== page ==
Gittins (Secret Shelter, 2015, etc.) takes forever to navigate past the overlong flashbacks that dot the first half of this...


Gittins’ fourth novel updates the premise of Nathaniel Hawthorne’s memorably enigmatic little fable “Wakefield”—a man abandons his wife on a whim, moves one street away, then returns to her 20 years later on another whim—for the surveillance age.

Jack Connolly has always assumed he can trust Tia, the event planner who’s his frequent partner in business and bed. But maybe that’s just because he’s never thought about it. After all, Jack himself isn’t entirely trustworthy. His star as a noted photojournalist fell with the disclosure that he’d faked an iconic picture. So when he spots Tia in a briefly suggestive pose with Joseph, the co-owner of her agency, he can’t help wondering if she’s got something going. A nasty railroad accident outside London soon gives him his chance. He packs his bags, moves into a hotel, and waits to see how his ladylove reacts to her increasingly sharp suspicion that he was one of the casualties aboard the train. The refinement Jack adds to Hawthorne’s model is a battery of state-of-the-art surveillance devices that allow him to track Tia’s every move and, as long as she stays in their flat, catch well-nigh every facial expression. What he sees tells him that she’s clearly frantic, then genuinely grieved, and that she’s got secrets he’s never suspected. But nothing he sees persuades him to return. Like Hawthorne’s feckless hero, he keeps thinking from moment to moment that he’ll go back. But something keeps coming up to prevent him, mostly in the guise of faces from his past—his ex-lover Natsuo, heavy-handed dilettante Toby Vine, a light-fingered pawnbroker named Ben, and of course Dom, the insinuating surveillance expert—who suddenly turn up on his radar in unsettling new roles.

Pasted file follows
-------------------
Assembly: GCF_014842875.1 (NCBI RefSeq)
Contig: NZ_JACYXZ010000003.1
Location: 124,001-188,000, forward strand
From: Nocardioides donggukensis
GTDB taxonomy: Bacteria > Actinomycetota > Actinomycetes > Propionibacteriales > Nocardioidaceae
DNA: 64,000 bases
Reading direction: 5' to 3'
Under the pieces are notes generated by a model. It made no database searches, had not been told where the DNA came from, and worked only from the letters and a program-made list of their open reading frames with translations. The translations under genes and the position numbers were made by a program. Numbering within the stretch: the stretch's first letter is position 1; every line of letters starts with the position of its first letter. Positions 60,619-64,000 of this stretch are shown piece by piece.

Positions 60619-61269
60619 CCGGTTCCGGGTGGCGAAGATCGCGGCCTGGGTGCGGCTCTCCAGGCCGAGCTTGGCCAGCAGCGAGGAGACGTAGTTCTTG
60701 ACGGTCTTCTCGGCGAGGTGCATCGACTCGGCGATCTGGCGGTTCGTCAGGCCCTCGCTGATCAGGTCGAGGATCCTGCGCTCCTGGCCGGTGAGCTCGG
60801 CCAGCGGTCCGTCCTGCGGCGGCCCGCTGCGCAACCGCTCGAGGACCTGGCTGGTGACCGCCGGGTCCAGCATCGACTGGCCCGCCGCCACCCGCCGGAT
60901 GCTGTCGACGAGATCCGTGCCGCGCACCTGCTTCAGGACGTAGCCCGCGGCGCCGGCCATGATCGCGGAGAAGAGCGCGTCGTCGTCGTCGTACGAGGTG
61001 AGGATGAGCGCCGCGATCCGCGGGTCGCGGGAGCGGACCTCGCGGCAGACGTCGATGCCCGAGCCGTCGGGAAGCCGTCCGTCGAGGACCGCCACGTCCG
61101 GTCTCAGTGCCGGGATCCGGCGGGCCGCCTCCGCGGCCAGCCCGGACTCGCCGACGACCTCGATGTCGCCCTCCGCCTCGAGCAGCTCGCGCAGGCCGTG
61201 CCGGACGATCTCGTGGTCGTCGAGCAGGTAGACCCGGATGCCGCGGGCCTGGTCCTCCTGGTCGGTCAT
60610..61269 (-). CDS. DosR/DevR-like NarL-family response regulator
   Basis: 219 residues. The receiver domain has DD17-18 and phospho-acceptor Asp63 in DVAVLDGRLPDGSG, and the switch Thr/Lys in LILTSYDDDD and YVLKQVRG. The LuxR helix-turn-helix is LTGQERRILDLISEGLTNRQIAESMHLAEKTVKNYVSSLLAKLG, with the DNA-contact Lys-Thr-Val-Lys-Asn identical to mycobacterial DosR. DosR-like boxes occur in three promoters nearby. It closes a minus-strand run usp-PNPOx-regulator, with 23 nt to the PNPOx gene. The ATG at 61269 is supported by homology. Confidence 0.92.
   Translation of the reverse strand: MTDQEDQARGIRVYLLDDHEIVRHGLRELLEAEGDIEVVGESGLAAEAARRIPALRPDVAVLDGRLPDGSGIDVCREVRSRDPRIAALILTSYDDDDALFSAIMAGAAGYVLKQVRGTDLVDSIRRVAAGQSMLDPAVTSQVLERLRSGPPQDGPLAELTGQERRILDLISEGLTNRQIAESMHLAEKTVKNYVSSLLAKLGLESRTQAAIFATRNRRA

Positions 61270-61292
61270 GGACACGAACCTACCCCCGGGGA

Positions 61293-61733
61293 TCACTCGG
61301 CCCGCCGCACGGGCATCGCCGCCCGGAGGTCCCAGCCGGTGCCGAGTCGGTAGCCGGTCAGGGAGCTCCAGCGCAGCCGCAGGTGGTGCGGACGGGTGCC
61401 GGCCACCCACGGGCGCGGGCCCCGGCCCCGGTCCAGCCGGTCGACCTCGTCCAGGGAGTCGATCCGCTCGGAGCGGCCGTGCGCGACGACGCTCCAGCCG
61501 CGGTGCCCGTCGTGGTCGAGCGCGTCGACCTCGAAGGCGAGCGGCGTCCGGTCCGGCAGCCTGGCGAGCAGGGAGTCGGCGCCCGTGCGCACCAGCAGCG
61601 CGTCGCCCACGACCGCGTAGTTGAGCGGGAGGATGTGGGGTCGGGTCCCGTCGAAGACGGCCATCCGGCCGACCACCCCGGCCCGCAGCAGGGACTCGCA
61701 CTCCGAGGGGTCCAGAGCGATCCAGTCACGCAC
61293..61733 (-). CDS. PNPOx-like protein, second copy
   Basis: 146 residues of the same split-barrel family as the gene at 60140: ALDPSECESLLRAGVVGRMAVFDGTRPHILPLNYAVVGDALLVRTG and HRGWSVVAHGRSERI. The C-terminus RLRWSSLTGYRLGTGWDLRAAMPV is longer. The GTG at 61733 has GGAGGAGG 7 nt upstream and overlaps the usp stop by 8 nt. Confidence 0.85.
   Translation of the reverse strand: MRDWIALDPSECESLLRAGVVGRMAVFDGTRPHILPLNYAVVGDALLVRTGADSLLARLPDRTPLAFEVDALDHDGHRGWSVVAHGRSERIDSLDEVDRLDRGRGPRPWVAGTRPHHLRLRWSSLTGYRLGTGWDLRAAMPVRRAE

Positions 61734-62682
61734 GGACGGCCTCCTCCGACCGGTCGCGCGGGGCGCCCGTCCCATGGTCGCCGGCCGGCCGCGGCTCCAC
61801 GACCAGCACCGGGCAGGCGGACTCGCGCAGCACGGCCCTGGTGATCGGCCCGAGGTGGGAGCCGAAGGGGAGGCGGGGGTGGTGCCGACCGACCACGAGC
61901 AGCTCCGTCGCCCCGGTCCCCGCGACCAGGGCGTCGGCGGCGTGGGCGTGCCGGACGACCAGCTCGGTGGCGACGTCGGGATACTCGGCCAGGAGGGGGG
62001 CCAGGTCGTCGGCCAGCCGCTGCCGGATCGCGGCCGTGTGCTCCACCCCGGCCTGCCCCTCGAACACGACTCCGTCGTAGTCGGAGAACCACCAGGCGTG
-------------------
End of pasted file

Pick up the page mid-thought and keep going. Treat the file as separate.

Gittins (Secret Shelter, 2015, etc.) takes forever to navigate past the overlong flashbacks that dot the first half of this tale. Readers who survive this extended setup, however, will find themselves irresistibly drawn into Jack’s paranoid world of self-induced claustrophobia.

Pub Date: Dec. 5, 2016

ISBN: 978-1-78461-239-9

Page Count: 408

Publisher: Dufour

Review Posted Online: Sept. 19, 2016

Kirkus Reviews Issue: Oct. 1, 2016

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Forget about solving all these crimes; the signal triumph here is (spoiler) the heroine’s survival.


Another sweltering month in Charlotte, another boatload of mysteries past and present for overworked, overstressed forensic anthropologist Temperance Brennan.

A week after the night she chases but fails to catch a mysterious trespasser outside her town house, some unknown party texts Tempe four images of a corpse that looks as if it’s been chewed by wild hogs, because it has been. Showboat Medical Examiner Margot Heavner makes it clear that, breaking with her department’s earlier practice (The Bone Collection, 2016, etc.), she has no intention of calling in Tempe as a consultant and promptly identifies the faceless body herself as that of a young Asian man. Nettled by several errors in Heavner’s analysis, and even more by her willingness to share the gory details at a press conference, Tempe launches her own investigation, which is not so much off the books as against the books. Heavner isn’t exactly mollified when Tempe, aided by retired police detective Skinny Slidell and a host of experts, puts a name to the dead man. But the hints of other crimes Tempe’s identification uncovers, particularly crimes against children, spur her on to redouble her efforts despite the new M.E.’s splenetic outbursts. Before he died, it seems, Felix Vodyanov was linked to a passenger ferry that sank in 1994, an even earlier U.S. government project to research biological agents that could control human behavior, the hinky spiritual retreat Sparkling Waters, the dark web site DeepUnder, and the disappearances of at least four schoolchildren, two of whom have also turned up dead. And why on earth was Vodyanov carrying Tempe’s own contact information? The mounting evidence of ever more and ever worse skulduggery will pull Tempe deeper and deeper down what even she sees as a rabbit hole before she confronts a ringleader implicated in “Drugs. Fraud. Breaking and entering. Arson. Kidnapping. How does attempted murder sound?”